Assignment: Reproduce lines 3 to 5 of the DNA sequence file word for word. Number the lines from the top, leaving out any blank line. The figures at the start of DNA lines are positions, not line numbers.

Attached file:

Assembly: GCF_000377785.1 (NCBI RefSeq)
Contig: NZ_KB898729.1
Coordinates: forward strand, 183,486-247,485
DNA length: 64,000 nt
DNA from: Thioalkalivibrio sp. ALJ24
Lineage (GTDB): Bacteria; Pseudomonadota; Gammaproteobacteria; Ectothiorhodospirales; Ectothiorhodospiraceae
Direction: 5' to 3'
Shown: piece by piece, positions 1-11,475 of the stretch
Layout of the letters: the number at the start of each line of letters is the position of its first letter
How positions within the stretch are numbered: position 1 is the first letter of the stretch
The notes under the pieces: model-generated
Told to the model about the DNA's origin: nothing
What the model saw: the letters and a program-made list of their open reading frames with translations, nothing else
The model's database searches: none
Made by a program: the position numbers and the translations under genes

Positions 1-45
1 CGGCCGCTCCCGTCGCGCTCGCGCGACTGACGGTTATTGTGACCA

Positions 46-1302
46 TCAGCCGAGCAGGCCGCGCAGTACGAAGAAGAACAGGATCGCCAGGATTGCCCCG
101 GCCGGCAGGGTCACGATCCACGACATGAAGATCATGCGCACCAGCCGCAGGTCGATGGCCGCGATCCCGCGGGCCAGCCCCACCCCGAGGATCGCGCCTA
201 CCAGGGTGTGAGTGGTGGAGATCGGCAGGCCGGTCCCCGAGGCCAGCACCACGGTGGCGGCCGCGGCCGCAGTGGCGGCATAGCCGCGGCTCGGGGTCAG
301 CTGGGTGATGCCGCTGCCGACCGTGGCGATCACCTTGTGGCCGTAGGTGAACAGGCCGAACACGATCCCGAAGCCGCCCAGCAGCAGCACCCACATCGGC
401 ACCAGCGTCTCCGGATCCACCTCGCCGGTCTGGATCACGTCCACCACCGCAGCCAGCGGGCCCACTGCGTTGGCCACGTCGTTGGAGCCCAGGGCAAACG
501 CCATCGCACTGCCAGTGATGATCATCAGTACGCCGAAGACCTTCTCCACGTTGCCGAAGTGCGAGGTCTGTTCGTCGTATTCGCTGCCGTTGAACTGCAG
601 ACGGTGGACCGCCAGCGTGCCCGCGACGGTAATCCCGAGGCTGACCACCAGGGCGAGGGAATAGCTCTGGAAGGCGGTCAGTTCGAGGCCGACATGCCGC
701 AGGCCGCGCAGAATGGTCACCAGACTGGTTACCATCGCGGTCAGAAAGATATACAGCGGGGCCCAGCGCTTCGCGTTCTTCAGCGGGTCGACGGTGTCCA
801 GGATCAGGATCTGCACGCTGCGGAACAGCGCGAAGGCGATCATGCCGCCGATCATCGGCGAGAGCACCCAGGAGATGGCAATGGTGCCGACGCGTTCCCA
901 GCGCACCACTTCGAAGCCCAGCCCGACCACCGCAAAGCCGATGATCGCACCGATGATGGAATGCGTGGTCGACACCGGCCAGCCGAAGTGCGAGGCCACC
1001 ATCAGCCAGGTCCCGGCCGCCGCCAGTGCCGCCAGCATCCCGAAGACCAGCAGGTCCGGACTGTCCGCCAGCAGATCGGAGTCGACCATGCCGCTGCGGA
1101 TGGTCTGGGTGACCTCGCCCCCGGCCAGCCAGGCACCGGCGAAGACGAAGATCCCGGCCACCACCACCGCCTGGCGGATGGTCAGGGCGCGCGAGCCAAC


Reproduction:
Coordinates: forward strand, 183,486-247,485
DNA length: 64,000 nt
DNA from: Thioalkalivibrio sp. ALJ24